A divorce may spring out of an agreement between spouses to go their separate ways. There is a reason behind the decision to split, and whoever files for divorce cites it in the petition.
Under Texas law, divorcing couples may choose to name the cause or grounds of their divorce or generalize it under a no-fault designation. Learn more about what Texas allows couples to cite as the reason for their marriage ending.
What are no-fault grounds?
Some options for grounds do not point the finger at who caused the rift. These no-fault reasons mean that the spouse filing for divorce does not think things will change. The most common divorce reason is insupportability, which means the couple has differences that caused their marital bond to break beyond repair. The petitioner states that the marriage is not salvageable because of the breakdown. Insupportability is the equivalent of irreconcilable differences in other states.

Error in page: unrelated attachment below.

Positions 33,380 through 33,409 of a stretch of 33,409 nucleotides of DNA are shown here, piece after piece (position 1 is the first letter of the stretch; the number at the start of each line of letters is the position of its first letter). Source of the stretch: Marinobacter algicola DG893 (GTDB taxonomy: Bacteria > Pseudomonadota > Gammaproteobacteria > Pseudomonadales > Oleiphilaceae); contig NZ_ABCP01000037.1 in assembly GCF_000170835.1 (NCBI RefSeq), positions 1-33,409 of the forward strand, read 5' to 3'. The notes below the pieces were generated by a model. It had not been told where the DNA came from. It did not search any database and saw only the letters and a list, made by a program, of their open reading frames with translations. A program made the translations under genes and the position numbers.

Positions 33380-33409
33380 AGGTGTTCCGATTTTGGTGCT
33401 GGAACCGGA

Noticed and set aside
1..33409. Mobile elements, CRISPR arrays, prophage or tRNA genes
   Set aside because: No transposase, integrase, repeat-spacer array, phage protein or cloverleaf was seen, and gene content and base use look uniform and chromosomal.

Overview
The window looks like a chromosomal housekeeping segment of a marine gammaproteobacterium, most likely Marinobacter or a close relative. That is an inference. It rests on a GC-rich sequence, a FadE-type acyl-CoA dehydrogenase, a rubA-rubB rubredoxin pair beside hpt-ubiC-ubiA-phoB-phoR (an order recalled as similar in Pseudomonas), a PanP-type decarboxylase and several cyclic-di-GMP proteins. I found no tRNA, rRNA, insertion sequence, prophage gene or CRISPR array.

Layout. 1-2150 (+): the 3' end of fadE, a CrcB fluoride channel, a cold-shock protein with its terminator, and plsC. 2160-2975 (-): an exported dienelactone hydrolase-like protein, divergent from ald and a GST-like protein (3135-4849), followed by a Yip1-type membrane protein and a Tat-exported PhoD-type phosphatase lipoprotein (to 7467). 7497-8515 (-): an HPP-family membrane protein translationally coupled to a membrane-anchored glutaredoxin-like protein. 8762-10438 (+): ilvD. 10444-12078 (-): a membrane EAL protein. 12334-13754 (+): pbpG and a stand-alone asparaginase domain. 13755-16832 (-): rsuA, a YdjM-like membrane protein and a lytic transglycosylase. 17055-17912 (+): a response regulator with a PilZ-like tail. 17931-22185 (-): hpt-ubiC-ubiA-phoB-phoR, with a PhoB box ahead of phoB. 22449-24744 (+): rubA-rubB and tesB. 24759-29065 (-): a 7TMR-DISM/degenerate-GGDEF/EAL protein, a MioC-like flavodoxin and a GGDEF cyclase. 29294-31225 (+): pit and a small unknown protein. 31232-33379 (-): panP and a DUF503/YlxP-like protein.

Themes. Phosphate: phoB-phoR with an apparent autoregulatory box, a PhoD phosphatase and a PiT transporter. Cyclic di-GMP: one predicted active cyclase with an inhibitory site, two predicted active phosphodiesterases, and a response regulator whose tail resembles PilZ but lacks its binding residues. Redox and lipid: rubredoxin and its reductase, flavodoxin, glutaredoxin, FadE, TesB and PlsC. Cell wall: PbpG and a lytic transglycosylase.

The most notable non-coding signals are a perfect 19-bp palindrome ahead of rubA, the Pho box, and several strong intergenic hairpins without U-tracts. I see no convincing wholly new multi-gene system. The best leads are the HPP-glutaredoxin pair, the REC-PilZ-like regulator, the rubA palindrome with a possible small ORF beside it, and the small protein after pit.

What are fault grounds?
When a spouse does something that facilitates the breakdown of the marriage, the other may cite it as grounds for divorce. These fault-based reasons often lead to the emotional distress of the innocent spouse. Fault-based grounds include:
- Felony conviction
What role do grounds play?
A judge may consider the grounds in a divorce to rule on important issues. However, the party citing the reason must have adequate evidence of it. Suspicion does not mean anything in court. If a spouse can prove the allegations, a judge may use the evidence to rule on things such as child custody or property disbursement.
If a couple goes to court for their divorce rather than settling things in alternative dispute resolution, the grounds for divorce may mean something to a judge. However, nothing is a guarantee.